New materials used in deepwater production tubulars, and the increasingly complex and costly deepwater projects, demand greater attention to the design and selection of completion and packer fluids. This requires an integrated approach, from mud displacement through final sand control completion, in order to optimize fluid compatibility and effectiveness. In addition to standard compatibilities with reservoir rock and fluid, compatibilities of completion or packer fluid with control line, stimulation, and production fluids must be considered. Furthermore, compatibility of completion and packer fluids with production tubular metallurgies must be assured in order to prevent environmental cracking. The impact of the production environment on the potential formation of gas hydrates or crystallization of brine due to pressure, at the near-freezing mudline temperatures, must be understood for each of the wellbore fluids used during the completion process. For some projects, more than one completion or packer fluid choice is available, in which case each fluid should be evaluated to select the best ‘fit-for-purpose’ fluid.
This paper presents a new paradigm for testing and evaluating completion and packer fluids for selection in deepwater applications. Details for each test procedure and evaluation method are presented and include completion or packer fluid compatibilities with formation or synthetic formation water, control line fluids, and produced fluids. Core flow studies used to test fluid compatibility with the formation rock, and standard stress-cracking tests, conducted according to NACE guidelines, used to avoid the potential for environmentally assisted cracking of chrome production tubulars, are presented. Specialized evaluation methods to avoid the formation of gas hydrates and the pressure crystallization of completion and packer fluids are also presented. The best fit-for-purpose fluid was selected by following this new paradigm for a GOM deepwater project. Lessons learned are summarized in the paper.
Deepwater wells have been completed successfully in the Gulf of Mexico for nearly 10 years, during which time numerous new learnings were experienced. One dramatic example is the crystallization of completion brine above its True Crystallization Temperature (TCT) due to the application of high pressure1. This phenomenon was encountered while running screen and washpipe at Shell's Ram/Powell development in 3,214 ft of water when CaCl2/CaBr2brine crystallized unexpectedly and completely blocked the wellbore flow path2. The entire assembly had to be retrieved in order to remove the plugging. Since then, the Pressure Crystallization Temperature (PCT) of completion brine has been evaluated in some detail and currently an API work group is reviewing the available test methods and apparatus3. Now, completion brine PCT evaluation must be incorporated into the pre-planning process for completing deepwater wells.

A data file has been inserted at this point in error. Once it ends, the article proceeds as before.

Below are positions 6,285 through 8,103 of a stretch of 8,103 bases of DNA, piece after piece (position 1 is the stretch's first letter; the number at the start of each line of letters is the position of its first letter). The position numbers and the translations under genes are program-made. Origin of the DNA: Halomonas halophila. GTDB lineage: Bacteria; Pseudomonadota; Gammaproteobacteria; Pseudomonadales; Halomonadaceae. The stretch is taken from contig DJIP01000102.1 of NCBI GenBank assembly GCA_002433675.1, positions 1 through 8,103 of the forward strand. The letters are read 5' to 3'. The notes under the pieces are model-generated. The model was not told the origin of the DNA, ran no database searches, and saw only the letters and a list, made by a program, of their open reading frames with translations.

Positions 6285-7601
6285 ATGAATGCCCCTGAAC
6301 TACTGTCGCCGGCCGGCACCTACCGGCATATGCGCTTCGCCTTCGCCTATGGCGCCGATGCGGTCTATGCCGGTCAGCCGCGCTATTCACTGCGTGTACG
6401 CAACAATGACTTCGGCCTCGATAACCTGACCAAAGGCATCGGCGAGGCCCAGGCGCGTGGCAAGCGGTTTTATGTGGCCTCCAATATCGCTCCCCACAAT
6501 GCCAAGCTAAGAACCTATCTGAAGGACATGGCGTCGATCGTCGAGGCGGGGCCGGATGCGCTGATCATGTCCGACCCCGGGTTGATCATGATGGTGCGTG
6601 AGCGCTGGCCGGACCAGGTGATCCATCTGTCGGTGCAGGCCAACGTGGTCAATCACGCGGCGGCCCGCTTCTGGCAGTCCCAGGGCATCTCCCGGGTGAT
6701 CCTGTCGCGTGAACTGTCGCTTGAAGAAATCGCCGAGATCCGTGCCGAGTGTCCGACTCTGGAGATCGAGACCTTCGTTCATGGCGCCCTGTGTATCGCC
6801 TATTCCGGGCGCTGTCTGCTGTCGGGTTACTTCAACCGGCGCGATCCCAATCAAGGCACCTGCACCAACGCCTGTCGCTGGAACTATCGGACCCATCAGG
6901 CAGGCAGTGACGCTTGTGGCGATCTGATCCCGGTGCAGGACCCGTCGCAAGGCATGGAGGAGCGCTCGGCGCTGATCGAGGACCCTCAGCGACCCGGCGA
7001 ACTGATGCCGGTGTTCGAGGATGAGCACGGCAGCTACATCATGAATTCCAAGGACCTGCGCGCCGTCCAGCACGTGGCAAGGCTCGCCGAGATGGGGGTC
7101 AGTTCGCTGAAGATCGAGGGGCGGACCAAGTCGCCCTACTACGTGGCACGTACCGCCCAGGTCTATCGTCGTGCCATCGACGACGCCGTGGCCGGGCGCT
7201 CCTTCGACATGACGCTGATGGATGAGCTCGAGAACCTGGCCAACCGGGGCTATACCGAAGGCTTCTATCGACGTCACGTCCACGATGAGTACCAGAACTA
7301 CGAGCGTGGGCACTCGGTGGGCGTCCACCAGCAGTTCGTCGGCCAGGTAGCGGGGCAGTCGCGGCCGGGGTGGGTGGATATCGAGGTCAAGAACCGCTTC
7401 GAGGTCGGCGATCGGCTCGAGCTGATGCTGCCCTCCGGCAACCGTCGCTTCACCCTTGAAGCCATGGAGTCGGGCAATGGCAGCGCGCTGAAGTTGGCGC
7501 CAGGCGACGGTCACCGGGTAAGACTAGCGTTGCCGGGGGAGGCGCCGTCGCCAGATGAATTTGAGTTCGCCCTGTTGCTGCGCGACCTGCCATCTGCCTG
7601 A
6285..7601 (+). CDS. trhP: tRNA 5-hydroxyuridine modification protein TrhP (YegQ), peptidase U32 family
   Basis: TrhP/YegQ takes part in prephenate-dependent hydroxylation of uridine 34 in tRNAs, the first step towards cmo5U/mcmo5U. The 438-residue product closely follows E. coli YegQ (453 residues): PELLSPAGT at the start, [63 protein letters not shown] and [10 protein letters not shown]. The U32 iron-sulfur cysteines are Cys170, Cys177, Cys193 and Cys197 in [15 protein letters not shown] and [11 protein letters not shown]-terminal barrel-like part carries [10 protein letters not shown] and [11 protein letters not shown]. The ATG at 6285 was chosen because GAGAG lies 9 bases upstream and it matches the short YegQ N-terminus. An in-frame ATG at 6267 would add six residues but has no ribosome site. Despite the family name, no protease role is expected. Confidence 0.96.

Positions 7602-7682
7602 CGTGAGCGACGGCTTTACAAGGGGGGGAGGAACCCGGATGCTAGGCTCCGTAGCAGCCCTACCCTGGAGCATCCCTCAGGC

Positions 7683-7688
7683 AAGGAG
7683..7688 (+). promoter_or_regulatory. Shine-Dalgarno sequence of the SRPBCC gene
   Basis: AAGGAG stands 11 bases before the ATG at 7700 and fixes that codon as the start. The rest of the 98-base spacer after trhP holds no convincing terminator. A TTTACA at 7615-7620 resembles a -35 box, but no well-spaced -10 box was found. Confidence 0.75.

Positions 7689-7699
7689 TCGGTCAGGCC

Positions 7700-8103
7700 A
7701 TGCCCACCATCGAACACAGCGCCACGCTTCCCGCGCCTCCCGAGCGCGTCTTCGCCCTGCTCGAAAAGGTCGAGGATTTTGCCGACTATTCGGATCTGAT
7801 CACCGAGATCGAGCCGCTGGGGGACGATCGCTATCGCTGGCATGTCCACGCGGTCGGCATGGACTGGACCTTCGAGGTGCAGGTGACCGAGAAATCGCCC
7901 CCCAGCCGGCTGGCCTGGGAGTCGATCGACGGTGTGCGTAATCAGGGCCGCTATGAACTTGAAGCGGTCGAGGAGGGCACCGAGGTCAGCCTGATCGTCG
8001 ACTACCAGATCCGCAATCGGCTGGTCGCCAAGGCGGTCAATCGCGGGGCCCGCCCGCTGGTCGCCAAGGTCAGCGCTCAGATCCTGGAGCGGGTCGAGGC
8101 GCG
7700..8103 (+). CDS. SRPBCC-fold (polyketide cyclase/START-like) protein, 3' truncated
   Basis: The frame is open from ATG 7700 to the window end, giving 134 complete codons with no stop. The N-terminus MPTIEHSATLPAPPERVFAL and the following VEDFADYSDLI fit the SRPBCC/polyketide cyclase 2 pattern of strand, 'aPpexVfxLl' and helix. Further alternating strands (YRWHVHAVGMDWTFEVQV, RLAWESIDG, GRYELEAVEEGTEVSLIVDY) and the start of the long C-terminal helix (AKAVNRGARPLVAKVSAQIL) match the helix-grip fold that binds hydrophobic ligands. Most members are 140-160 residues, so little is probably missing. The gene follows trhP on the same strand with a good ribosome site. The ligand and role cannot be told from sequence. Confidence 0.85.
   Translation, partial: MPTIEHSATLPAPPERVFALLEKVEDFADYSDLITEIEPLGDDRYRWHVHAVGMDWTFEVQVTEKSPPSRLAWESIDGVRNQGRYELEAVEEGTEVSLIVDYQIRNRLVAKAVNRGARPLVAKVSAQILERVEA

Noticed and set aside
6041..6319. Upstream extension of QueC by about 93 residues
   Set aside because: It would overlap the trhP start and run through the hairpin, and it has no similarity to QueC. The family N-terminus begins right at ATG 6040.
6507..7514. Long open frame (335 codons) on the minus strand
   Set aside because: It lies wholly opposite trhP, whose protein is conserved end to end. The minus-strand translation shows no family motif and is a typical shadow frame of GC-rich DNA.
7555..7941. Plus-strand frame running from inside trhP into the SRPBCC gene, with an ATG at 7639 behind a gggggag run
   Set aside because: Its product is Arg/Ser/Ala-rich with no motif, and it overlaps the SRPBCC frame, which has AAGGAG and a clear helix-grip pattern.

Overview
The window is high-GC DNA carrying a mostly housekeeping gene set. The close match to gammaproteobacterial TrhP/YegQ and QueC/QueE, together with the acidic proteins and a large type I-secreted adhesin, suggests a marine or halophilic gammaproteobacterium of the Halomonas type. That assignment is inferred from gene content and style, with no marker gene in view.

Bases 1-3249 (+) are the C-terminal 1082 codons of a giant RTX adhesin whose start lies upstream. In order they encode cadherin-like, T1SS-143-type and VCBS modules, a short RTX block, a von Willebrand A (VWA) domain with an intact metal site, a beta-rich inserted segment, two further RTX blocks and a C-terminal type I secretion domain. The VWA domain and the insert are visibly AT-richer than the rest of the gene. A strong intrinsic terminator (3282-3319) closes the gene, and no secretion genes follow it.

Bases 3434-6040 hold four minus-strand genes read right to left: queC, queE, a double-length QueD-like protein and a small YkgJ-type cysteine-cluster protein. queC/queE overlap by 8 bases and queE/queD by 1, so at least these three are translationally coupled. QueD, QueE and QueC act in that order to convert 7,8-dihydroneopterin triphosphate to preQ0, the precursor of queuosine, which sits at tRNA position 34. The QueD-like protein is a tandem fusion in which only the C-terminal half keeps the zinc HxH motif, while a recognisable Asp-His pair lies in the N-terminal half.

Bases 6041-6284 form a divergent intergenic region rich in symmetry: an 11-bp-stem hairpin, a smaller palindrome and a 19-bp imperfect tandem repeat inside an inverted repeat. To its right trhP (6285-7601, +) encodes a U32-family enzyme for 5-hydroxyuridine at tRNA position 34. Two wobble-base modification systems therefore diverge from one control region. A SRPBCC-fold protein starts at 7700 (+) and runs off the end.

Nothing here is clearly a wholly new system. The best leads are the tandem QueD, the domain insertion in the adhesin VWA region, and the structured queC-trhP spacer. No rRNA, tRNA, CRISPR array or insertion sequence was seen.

Pre-Planning and evaluation for deepwater projects has taken on new dimensions, and testing technologies that were routinely used for some time have been re-evaluated and enhanced to provide optimum results. New testing regimes and paradigms have continuously been introduced into every phase of the completion process, from mud displacement to packer fluid selection.
Another powerful experience impacting deepwater projects is the formation of gas hydrates that are capable of totally blocking inflow and outflow from a well. Gas hydrates of oilfield interest, known for more than 100 years, have been widely published4, 5 and can be generated at temperatures well above the freezing point of water when high pressure is exerted on a hydrocarbon gas-water mixture. Hydrate formation is of intense interest around the mudline in deepwater applications where the water temperature is about 38°F and high pressure is expected. Whenever hydrocarbon gas is produced, the operator necessarily controls the fluid environment within the production tubing especially during startups and in the packer annulus, should this fluid contact produced gas, in order to prevent hydrate formation and the potential blocking of production and well entry.